Over a decade after passing to his rest, Desmond T. Doss, the Seventh-day Adventist United States Army medic who became the first conscientious objector to win the Congressional Medal of Honor, hasn’t stopped collecting various honors and awards. This time, People for the Ethical Treatment of Animals (PETA), an animal rights organization with 5 million members around the world, presented the “Hero to Animals” award posthumously because, in addition to refusing to pick up a gun while in the army and throughout his life, Doss was also a lifelong vegetarian and a longstanding advocate for non-violence and compassion.
The “Hero to Animals” award was presented on Feb. 7 at the Desmond T. Doss Christian Academy, a Seventh-day Adventist operated K-12 school in Lynchburg, Virginia, United States, by PETA’s senior vice-president Dan Matthews. February 7 was Doss’ birthday, the day he would have turned 98. In a special school assembly, school principal Steve Doss accepted the award on behalf of his namesake honoree.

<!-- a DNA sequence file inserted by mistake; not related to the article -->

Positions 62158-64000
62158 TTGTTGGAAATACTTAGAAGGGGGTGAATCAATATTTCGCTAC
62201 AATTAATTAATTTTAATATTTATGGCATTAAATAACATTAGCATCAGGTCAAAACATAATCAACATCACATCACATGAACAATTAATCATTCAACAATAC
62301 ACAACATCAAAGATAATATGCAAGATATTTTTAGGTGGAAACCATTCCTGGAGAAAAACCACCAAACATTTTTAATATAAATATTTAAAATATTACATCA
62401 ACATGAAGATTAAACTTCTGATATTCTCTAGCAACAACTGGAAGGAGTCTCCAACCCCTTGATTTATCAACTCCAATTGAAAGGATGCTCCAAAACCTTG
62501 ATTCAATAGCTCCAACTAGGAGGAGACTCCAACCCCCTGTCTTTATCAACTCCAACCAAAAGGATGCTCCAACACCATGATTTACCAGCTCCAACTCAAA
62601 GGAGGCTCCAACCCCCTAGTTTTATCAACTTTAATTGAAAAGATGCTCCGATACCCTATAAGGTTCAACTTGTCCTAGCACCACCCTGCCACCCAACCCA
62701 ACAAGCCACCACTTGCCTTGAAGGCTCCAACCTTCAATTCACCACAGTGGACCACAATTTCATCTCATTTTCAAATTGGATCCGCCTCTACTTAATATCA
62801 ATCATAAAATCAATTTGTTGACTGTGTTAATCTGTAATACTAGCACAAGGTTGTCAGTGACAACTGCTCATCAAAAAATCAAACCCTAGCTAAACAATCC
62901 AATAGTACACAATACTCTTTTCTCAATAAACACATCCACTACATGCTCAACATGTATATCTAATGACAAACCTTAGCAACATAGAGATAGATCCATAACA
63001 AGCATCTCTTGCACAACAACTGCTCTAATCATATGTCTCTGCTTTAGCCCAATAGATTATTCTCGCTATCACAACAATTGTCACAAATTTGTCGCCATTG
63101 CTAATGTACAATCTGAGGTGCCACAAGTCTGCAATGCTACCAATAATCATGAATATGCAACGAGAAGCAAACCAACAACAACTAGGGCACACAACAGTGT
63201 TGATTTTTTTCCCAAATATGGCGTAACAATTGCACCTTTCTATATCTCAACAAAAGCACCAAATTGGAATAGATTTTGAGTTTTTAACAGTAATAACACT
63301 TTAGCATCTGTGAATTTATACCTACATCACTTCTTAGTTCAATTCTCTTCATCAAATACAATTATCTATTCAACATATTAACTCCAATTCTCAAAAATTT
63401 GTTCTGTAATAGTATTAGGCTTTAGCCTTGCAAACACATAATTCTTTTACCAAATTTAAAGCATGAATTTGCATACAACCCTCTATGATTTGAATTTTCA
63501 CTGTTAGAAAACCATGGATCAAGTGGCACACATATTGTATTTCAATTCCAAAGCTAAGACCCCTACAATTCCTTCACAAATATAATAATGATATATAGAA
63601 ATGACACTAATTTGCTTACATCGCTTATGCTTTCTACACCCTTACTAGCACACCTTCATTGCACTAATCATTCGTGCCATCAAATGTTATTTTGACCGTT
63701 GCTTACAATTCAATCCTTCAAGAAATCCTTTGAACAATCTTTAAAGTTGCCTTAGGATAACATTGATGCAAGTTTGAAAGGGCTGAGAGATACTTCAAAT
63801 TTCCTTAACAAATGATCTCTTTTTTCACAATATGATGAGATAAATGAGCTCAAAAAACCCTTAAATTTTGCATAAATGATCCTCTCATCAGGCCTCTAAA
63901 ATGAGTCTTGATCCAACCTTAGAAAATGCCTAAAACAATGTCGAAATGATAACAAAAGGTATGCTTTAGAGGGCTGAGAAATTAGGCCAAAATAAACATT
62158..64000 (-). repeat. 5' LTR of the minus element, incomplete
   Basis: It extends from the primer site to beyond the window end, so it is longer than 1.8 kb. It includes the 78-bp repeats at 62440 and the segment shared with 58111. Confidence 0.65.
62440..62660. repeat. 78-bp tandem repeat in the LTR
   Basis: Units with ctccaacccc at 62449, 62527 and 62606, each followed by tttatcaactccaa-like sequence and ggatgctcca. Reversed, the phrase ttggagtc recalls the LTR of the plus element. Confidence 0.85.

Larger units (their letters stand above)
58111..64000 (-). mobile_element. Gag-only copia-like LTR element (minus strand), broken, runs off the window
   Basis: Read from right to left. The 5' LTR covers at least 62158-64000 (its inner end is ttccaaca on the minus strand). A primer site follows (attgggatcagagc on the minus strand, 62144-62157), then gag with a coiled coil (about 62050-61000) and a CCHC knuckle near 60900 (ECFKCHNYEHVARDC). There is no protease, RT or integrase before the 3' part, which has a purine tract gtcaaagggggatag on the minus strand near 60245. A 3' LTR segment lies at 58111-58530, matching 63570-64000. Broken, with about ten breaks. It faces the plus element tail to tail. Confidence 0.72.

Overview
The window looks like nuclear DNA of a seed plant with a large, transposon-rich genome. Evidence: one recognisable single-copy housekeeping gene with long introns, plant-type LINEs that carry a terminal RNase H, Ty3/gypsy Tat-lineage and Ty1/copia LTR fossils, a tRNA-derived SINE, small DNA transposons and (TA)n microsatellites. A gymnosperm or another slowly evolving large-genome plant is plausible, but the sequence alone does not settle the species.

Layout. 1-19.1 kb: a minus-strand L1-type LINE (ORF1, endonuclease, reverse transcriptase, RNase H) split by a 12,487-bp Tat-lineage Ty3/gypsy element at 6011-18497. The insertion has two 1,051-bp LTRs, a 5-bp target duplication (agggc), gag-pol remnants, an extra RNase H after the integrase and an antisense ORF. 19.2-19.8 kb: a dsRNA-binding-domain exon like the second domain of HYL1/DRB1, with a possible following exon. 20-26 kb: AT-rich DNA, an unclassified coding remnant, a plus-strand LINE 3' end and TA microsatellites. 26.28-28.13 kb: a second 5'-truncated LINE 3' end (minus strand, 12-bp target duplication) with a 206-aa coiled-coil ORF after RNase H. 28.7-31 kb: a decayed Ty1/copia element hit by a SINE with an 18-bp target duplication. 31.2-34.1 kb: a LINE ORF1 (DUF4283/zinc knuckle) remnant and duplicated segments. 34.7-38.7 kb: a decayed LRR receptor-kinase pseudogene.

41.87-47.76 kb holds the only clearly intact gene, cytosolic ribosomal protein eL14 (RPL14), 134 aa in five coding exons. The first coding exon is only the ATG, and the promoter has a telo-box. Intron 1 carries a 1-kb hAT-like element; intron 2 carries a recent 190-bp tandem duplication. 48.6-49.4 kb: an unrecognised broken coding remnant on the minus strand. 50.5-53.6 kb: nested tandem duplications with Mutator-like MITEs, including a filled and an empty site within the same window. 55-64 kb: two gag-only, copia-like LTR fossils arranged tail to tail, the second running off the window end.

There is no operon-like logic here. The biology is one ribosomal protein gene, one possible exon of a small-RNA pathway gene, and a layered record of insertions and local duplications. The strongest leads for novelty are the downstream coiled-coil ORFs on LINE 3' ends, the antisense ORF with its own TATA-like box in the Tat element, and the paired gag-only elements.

“I’m honored to receive this award on behalf of Desmond,” said principal Doss according to the website of the Potomac Conference, or church region, which oversees Desmond T. Doss Academy and other 19 Adventist schools within its territory in the State of Virginia and the Washington Metropolitan Area.
Principal Doss then recalled how in the movie, Desmond is “in the middle of the battle, in the most heinous conditions,” when he decides to hand his meat products to another soldier. When Doss’ fellow soldier asks him why he does not want them, he simply tells him, “I don’t eat meat.”
“I think it shows how Desmond lived his life and was always true to who he was,” said principal Doss. “That’s a lesson to all of us at Desmond T. Doss Christian Academy—to always honor your conviction and don’t let other people or conditions make you compromise,” he said.
While the story of Doss was well known in Adventist circles for years, a 2016 film directed by Mel Gibson and starring Andrew Garfield in the role of Private Doss made his exploits during World War II known to a worldwide audience. In the experience depicted in the highly-acclaimed “Hacksaw Ridge” film, Doss—who had decided never to carry a gun to kill another human being—managed to save 75 fellow soldiers in Okinawa in one day in the middle of a fierce battle. The film was nominated for the Academy Awards in six categories, and went on to win in two.
Tiffany Doss contributed with this story.